Wild Things: Transformation in Horror (Overview)

Wild Things Cover
This article presents an overview to the "Wild Things: Transformation in Horror" Topic.

In days of old, in order to get with the ladies, Zeus would Wonder Twin Powers Activate with his brother Poseidon and they would take the form of a bull or a swan or a cuckoo – whatever would wet the whistle of the Lady of the Day. Other times these gods would use animals as a curse to transform their subjects into some monstrous hybrid, like when Medusa dared to let herself be raped by Poseidon, and Athena, offended at the loss of virginity, turned the woman into a hideous creature with hair of snakes. Then, of course, there’s that strange little tale from Crete. Taking the punishment for her husband’s arrogance, Pasiphae is tricked into falling in love with a bull, the unholy union of which produces the half-man/half-bull Minotaur.

Greek mythology tells us many such tales, of gods that take the forms of animals, of humans turned into monsters as punishment, of monsters born to humans for sundry reasons. The intermingling of human and animal into monstrous harmony exists across most cultures. In Japan, the Joro-gumo transforms from a spider into a beautiful woman. The Aswang passes for human by day, but ravages the Philippines at night in various terrifying forms. In the United States, the Jersey Devil, the cursed 13th son of Mother Leeds, still roams the Pine Barrens, or so they say. Whether by chance, by curse, or by choice, these transformations reveal a darkness in humanity’s relationship with the world around it.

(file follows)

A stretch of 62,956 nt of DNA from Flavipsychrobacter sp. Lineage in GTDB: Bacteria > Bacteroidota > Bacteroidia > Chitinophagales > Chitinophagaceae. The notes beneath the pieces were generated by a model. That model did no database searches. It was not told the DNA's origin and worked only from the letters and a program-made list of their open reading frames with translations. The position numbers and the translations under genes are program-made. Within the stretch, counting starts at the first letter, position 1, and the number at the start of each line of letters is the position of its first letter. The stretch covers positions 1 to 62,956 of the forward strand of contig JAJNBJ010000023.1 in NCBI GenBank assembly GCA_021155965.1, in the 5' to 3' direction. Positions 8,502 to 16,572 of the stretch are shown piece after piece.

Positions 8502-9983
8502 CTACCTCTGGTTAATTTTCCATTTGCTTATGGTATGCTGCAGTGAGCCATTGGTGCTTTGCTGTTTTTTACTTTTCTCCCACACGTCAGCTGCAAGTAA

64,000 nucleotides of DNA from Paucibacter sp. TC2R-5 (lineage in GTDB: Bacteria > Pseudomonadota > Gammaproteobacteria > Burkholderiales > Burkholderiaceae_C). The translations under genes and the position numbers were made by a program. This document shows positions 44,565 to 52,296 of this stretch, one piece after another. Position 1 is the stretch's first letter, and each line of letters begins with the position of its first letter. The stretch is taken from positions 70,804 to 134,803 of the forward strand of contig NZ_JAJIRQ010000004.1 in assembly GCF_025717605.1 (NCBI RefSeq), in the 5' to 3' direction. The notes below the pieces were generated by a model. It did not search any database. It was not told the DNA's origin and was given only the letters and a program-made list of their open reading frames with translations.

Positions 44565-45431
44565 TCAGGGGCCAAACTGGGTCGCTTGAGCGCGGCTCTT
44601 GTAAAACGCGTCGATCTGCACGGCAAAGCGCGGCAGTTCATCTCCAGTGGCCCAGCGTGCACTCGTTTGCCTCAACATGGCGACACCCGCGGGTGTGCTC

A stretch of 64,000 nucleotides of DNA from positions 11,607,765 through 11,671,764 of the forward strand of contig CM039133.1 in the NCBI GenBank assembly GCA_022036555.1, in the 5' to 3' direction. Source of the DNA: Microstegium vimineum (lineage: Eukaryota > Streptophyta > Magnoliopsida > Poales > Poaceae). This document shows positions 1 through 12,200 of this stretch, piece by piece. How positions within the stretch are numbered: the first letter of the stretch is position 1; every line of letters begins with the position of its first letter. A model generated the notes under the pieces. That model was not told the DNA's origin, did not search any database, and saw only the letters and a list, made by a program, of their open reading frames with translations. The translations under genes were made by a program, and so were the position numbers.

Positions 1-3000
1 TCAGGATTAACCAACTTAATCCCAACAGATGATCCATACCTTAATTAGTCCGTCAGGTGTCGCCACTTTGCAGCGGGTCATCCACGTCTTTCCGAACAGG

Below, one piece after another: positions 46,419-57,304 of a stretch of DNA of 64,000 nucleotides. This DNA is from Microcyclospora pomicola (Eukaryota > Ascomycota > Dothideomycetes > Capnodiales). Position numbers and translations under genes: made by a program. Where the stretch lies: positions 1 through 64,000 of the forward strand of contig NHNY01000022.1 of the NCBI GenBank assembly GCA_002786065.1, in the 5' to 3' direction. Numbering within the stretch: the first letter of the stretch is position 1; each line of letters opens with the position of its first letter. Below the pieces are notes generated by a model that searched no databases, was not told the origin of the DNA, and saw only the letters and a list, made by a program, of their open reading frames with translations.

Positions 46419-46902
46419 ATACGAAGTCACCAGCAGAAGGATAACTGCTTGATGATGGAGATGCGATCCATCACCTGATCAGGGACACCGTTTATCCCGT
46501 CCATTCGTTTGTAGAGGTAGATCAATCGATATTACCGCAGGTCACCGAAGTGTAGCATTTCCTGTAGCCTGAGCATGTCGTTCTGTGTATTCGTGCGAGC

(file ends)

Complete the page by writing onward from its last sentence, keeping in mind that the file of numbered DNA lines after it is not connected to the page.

So welcome to “Wild Things,” the topic that explores the use of transformation in horror. Most pieces in this Topic will fall under three tags:

  • “Born This Way” will feature explorations of the inhuman born to human parents. Like the Minotaur, sometimes these creatures are born because of inhuman or unholy dalliances, while other times science or genetics or family curses or just plain dumb luck are to blame. Think Basket Case (1982) or It’s Alive (1974) or The Fly 2.
  • “She Turned Me Into a Newt” focuses on those characters who are transformed into the monstrous later in life by outside forces: people who are bitten by wolves or cursed by gypsies or some such bad luck. Sometimes the curses are deserved, other times – not so much.
  • “He Chose…Poorly” explores those characters whose transformation stems from arrogance and poor decision making skills. Seriously, who messes around with an experimental teleportation machine after a night of binge drinking? WHO, JEFF GOLDBLUM — WHO?

Ultimately, this Topic explores why transformation is such a powerful metaphor in horror. When combined with the natural world, transformation can reflect the arrogance of humans who believe themselves superior to nature. It can bring forth the primal part of our nature suppressed by society. Perhaps most of all, these hybrid monsters summon forth the grotesque in a way that fascinates and disgusts our imaginations.

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